The Mac hosts file is a system level file located at /etc/hosts which maps IP addresses to host names for Mac OS X networking. many users edit and modify the hosts file so that they can point a sphere to a different IP address, whether for the purpose of local development, blocking sites, or merely to access interchange servers from respective apps and arrangement level functions. Most promote users will edit the hosts file from the Mac OS X Terminal using nano or energy, but for those who prefer to stay within the Mac OS GUI, you can besides modify the Mac ’ south hosts file through TextEdit, or even a third party app like BBEdit or TextWrangler. This offers a more drug user friendly choice compared to going through the command line .
If you don ’ t have a specific reason to modify the Mac hosts file in macOS / Mac OS X, you should not do so. An incorrectly format hosts file or improper entry can lead to DNS issues and problems with respective internet services. This is for advanced users.
How to Modify the Mac Hosts File at /etc/hosts with TextEdit Mac OS
This approach to changing /etc/hosts with TextEdit works with any adaptation of Mac OS X. For Mac users who are running MacOS X 10.11 or later releases, you must first disable SIP protection however, differently the Mac /etc/hosts file will be locked when attempting to access it from TextEdit .
- Quit TextEdit if it is currently open
- Launch the Terminal application in Mac OS X, found within /Applications/Utilities/
- Enter the following command exactly to open the Macs hosts file within the TextEdit GUI application
- Hit return and enter the admin password for Mac OS X when requested to authenticate the launch through sudo
- The /etc/hosts file will launch into TextEdit as a plain text file where it can be edited and modified as need be, when finished use File > Save or hit Command+S as usual to save the changes to the hosts document *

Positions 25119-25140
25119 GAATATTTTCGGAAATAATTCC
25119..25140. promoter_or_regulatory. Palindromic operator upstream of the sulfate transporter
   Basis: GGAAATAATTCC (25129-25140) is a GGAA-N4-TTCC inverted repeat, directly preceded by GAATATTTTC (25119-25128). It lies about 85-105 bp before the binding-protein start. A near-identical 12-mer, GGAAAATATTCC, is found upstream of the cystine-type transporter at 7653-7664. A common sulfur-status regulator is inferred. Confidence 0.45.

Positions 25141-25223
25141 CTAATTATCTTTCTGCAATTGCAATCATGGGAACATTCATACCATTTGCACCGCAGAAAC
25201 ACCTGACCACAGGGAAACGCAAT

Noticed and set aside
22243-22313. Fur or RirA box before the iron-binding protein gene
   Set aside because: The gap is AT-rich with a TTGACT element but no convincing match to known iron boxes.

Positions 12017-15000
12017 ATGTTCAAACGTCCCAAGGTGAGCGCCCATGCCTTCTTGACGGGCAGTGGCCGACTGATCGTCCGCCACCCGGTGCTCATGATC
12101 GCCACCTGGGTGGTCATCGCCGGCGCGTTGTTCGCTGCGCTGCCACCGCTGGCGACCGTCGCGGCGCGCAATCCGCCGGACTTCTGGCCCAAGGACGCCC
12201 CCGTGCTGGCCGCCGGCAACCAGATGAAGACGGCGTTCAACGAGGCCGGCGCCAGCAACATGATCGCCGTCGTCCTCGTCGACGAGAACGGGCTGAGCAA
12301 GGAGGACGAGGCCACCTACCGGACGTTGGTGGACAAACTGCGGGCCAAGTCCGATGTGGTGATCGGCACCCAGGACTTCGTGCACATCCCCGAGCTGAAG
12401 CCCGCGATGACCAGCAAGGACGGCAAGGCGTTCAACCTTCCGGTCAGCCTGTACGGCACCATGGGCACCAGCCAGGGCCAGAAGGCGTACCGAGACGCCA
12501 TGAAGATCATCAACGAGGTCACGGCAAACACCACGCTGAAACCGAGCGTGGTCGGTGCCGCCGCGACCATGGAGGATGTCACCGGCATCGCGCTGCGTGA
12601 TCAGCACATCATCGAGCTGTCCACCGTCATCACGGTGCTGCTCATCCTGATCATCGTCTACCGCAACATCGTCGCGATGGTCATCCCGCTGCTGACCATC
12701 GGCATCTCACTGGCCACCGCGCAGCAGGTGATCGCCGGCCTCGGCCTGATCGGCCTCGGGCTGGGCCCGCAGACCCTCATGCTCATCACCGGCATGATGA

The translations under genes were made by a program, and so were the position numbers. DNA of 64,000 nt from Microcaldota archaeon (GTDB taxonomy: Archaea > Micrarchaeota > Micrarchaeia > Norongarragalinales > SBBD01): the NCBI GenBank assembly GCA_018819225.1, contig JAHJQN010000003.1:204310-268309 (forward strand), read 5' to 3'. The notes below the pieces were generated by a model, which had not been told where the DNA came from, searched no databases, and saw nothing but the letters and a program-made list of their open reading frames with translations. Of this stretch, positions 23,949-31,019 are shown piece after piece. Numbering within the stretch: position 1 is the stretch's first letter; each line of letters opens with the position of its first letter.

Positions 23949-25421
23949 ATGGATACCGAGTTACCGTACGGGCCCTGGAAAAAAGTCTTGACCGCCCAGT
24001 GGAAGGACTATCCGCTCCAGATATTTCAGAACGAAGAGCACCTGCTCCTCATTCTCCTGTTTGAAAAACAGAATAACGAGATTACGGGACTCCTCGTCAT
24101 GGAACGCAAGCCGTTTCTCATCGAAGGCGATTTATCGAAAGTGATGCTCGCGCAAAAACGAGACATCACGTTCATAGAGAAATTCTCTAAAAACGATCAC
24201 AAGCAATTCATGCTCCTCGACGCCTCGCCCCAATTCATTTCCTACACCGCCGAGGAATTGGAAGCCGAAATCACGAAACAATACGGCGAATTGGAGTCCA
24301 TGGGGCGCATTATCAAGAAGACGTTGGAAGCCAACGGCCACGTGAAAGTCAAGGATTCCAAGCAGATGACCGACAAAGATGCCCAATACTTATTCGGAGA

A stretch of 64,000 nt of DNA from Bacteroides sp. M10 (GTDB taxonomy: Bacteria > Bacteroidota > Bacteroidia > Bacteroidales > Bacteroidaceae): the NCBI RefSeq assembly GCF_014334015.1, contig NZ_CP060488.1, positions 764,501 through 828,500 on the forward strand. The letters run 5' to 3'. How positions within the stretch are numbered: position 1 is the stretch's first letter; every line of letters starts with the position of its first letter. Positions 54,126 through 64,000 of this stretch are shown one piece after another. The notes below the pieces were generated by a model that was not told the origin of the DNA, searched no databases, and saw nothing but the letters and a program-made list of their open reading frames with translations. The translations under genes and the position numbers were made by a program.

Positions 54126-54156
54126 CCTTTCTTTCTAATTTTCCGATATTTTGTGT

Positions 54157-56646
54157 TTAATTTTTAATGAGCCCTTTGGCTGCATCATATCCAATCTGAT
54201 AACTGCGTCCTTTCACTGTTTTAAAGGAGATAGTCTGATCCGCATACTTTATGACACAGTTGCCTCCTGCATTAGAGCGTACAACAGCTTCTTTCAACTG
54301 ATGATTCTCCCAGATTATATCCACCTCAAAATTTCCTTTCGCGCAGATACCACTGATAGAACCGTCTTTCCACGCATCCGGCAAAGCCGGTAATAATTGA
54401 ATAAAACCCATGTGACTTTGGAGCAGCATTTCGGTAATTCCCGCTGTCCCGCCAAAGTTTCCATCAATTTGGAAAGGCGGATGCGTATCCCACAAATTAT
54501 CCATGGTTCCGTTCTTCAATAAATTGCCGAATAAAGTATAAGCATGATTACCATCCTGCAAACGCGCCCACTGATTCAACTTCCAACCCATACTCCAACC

- Quit out of TextEdit, then quit out of Terminal when finished
sudo open -a TextEdit /etc/hosts
* If the hosts file shows as “ locked ” and won ’ deoxythymidine monophosphate deliver changes despite being launched through sudo, it ’ s likely because you didn ’ triiodothyronine disable SIP as mentioned in the insertion. You can turn off SIP in Mac OS X with these instructions, which requires a boot of the Mac. This is necessary for modern versions of Mac OS X, though you can choose to edit the hosts file using the dominate occupation with nano as trace here without adjusting SIP .
It ’ south good practice to make a double of the hosts file so that if you break something you can easily fix it, though we ’ ve got the master default hosts file here in case you need to restore it. It ’ sulfur besides a good estimate to set complain text mood as the default for TextEdit .
You ’ ll likely want to clear out your DNS hoard after modifying the hosts file, hera ’ s how to flush DNS in Mac OS X El Capitan and advanced versions Mac OS and how to do the like in prior releases.
Users can besides choose to modify Mac OS X ’ s /etc/hosts with TextWrangler, BBEdit, or another third party application. The trick is largely the lapp as Text Edit, still requiring the use of sudo, but changing the specified application name as follows .
Opening /etc/hosts with TextWrangler :
sudo open -a TextWrangler /etc/hosts
Or launching /etc/hosts into Bbedit :
sudo open -a BBEdit /etc/hosts
While the aforesaid approaches work in all mod versions of Mac OS X, earlier versions of Mac OS X can besides launch the TextEdit binary star with hosts directly from the command line with the stick to syntax :
sudo ./Applications/TextEdit.app/Contents/MacOS/TextEdit /etc/hosts
That method will not work in the latest releases, however, thus you ’ ll want to rely on the afford control alternatively.
Read more: How to Make Your Own Website Without a Host
Know of another magic trick to modify the Mac hosts file in an easy fashion through TextEdit or another GUI app ? Let us know in the comments .